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|Mandatory trail sign photo|
I haven't been in the Gorge since my New Year's Day waterfall photo junket. With all the recent rainfall, the sheer amount of water flowing into local streams meant the Gorge cascades would be spectacular. A waterfall hike was in order! And I knew just the trail - time to pay a visit to Oneonta Gorge.
|Moss-covered rock wall lines the trail|
There are many waterfall trails in the Columbia Gorge Scenic Area. And they are all delightful. But the Oneonta Trail gives the most bang for the buck. In a mere two miles one can visit three (count 'em - three!) lovely falls. Since Cody and I needed to be back in town by mid-afternoon, this short, view-packed hike fit the bill perfectly.
|The trail squeezes between forest and a steep cliff|
|First glimpse of Ponytail Falls|
|Ponytail Falls and the trail behind|
First on our tour - the lovely Ponytail Falls, only 0.4 mile from the trailhead. This waterfall is especially cool as the trail routes behind the falls. I'm told the lava flow that created this cascade's slot also buried a layer of soft soil. The fall's constant flow over time has eroded this soil layer, creating a small cavern. It's a very fun place to take young kids (even old kids too!) Who doesn't get a kick out of walking through a cave that's BEHIND a waterfall?
|Lovely Columbia River view|
After a brief photo session at Ponytail Falls, it was time to move on. The next highlight on the trail is a Gorge viewpoint jutting out over a cliff edge. The vistas up and down the Columbia River are most excellent. The clear sky meant one could see forever up and down the Gorge. I caught glimpses of Beacon Rock and Hamilton Mountain to the east.
|Close up of riverside pond|
And from my perch, I really noticed the high river levels of the Columbia. Water spilled over into the adjacent low-lying plains, flooding trees and creating small ponds. One little pond had the most beautiful blue cast to its water. I tried capturing the color with my camera, but the above photo doesn't do it justice.
|First trillium of the year!|
As we left the viewpoint to continue our trek, Cody spotted a small cluster of trilliums beside the trail. Of course that was occasion for me to whip my camera back out! (Which elicited a groan from Cody) The sighting of these delicate, white flowers signals that spring is here to stay.
|Mossy "weeping wall"|
More interesting sights awaited. Cody and I passed by a moss-covered rock wall that was dripping with narrow rivulets of water. We paused and watched tiny streams cascade down the steep cliff face, forming small wet explosions as they hit clumps of moss. It was mesmerizing.
|The trail switchbacks down to Oneonta Gorge|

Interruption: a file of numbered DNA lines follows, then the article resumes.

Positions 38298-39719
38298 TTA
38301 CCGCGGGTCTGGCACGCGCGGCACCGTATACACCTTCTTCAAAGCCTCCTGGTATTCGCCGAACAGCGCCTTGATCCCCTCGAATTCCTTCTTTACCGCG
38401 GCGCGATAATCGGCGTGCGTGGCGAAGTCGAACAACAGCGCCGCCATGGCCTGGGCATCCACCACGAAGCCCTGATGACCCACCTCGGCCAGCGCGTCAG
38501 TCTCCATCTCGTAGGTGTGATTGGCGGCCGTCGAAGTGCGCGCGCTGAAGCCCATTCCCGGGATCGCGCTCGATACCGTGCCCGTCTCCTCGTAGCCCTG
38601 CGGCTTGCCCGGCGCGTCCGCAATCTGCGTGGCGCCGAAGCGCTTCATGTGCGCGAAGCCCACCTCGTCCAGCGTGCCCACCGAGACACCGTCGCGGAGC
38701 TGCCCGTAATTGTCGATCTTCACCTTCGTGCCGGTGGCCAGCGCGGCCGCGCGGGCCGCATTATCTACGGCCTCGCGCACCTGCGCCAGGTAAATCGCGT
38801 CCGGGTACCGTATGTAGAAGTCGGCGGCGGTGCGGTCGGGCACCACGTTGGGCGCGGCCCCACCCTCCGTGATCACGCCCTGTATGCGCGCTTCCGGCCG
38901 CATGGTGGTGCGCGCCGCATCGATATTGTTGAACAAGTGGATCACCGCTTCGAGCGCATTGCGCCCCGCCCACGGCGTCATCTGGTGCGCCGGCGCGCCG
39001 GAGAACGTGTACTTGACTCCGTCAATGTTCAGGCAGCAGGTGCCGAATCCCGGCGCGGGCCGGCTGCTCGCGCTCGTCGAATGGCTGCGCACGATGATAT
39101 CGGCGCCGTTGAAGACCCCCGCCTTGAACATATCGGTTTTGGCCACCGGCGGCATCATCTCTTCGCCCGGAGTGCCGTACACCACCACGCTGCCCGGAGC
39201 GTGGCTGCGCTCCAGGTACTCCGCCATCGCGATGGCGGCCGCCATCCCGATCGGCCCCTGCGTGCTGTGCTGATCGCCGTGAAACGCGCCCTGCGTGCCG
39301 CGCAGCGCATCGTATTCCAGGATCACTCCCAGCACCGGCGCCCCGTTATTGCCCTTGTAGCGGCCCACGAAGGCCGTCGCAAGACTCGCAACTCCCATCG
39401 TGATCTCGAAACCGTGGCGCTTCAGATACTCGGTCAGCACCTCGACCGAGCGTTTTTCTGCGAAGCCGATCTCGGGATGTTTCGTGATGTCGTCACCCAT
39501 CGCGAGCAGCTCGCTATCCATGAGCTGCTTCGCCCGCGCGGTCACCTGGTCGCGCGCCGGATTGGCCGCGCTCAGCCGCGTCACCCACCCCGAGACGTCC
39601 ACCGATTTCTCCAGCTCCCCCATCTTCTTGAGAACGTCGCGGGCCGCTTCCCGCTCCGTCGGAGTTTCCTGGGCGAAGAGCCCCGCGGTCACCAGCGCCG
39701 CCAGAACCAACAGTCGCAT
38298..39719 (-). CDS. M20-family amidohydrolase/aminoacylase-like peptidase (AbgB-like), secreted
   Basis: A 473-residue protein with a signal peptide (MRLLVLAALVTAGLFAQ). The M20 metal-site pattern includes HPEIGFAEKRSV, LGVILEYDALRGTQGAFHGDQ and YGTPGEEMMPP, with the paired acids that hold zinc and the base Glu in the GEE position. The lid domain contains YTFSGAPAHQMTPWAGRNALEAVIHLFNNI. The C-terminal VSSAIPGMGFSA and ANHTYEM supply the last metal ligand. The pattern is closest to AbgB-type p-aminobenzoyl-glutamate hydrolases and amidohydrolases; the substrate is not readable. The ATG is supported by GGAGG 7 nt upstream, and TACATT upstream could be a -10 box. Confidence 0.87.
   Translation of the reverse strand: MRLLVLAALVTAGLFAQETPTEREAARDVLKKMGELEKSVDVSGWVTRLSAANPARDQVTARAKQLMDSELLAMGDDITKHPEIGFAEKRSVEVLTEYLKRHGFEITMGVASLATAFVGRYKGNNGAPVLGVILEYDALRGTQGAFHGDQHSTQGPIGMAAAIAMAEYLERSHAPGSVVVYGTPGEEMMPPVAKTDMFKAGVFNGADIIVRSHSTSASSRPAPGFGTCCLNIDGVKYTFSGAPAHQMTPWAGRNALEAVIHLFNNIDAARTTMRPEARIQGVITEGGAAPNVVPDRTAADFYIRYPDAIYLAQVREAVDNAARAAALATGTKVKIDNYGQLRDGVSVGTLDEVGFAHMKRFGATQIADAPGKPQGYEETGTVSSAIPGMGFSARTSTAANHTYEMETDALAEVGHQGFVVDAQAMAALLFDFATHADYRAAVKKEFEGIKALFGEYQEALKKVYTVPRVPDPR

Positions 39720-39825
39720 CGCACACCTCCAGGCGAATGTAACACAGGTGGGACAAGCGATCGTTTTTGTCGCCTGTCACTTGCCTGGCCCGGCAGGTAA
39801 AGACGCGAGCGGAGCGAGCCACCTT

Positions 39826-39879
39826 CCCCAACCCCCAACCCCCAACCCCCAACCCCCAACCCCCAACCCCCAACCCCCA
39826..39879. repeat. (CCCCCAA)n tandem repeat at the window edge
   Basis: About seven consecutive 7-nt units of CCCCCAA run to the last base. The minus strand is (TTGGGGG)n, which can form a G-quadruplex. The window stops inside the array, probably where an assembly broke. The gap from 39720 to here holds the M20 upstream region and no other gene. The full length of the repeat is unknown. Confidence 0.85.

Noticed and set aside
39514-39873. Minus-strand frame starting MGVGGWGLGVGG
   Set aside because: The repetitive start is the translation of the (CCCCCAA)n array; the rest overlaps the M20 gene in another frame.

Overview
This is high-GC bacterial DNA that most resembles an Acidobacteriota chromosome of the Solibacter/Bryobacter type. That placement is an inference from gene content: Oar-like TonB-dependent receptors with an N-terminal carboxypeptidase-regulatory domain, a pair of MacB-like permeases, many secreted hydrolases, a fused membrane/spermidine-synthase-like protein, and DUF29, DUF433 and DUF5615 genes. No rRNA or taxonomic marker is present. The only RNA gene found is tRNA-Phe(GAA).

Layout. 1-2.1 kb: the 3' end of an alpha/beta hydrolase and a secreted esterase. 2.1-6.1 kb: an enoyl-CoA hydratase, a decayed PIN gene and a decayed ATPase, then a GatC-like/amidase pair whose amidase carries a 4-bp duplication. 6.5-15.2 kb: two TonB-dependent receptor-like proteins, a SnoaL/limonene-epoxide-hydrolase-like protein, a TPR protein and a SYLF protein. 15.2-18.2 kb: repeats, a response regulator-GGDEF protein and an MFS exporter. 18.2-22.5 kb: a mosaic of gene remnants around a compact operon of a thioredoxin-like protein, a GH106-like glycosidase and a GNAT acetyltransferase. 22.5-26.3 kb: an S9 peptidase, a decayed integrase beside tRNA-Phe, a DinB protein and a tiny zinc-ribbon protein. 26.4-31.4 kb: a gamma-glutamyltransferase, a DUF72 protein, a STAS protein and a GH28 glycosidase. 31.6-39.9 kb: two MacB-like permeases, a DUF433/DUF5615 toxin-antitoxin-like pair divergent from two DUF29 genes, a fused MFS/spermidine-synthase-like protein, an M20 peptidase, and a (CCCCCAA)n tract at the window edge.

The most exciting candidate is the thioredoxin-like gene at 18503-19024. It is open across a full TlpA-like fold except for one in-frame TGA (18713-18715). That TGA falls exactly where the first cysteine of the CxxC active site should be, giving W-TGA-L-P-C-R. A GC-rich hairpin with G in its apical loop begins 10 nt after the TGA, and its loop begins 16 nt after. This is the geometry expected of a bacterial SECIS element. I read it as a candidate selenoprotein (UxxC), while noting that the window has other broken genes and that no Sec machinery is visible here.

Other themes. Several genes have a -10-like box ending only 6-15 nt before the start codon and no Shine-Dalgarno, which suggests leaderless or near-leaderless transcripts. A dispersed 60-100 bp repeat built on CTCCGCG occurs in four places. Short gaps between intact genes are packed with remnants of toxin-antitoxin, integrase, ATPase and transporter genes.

Beyond the weeping wall, our trail switchbacked dramatically down to a footbridge crossing Oneonta Gorge, losing quite a bit of elevation in a very short distance. It was an interesting viewpoint standing at the top of the ridge looking down over the sinuous path to the creek below. Oneonta Gorge itself is another amazing sight. It's a very narrow crack in the adjacent rock cliffs through which a creek flows. I tried to capture a photo of this phenomenon, but due to lousy light, it wasn't worth sharing here. There are waterfalls above and below the bridge, and I did capture a semi-decent pic of Oneonta Falls on my return trip (you'll see the photo later on in this post - I promise!)
|Bear resting in the sunshine|
After a trail junction, Cody and Bear (with me straggling along in the rear) climbed up to the next waterfall viewpoint. This one was the best of all - Triple Falls. One waterfall is great, but three for the price of one? There was a huge group at the overlook as we walked by, so Cody and I elected to continue up the trail for a short distance, and chose a lunch spot by the roaring creek above Triple Falls. It was a beautiful spot, complete with mossy boulders, small cascades, tall Doug Fir trees, and a nice sunny spot for Bear to relax (when he wasn't begging for a piece of my sandwich).
We hit Triple Falls on our way back. By this time, the large group had cleared out, but there was still another small party perched on the overlook. No matter, the light wasn't great for photos, so I only made a couple image attempts before we packed up and moved on. Triple Falls is really a neat waterfall and my intent was to produce a photo that did it true justice. But alas, this sad image is the best that I could do (but aren't these falls cool?).
Cody and I traveled back down to Oneonta Gorge. This time the light was a little bit better, and I was able to get a semi-decent shot of Oneonta Falls. By this time, it was early afternoon, and there was now a steady stream of people tromping down the switchbacks and across the bridge. Sunny dry days bring hikers to the Gorge in droves!
|My son and I|
Cody's not fond of being in photos, especially when his mom is running the camera. I tried to refrain from including him in my shots, but really wanted at least one image of my son and I to remember this great day. Cody, being the good son that he is, decided to humor his mother. Thanks to my tripod and timer, we posed on the Oneonta Gorge bridge and made this photo happen.
After a busy winter of skiing, it was great to lace up my hiking boots again. And there's nothing better than a waterfall hike in the Gorge on a sunny spring day (well.....except maybe a sunny powder day on the mountain).
(Oh - And I just realized I can't count. There are actually FOUR waterfalls on this hike. I forgot about Horsetail Falls at the parking lot). :)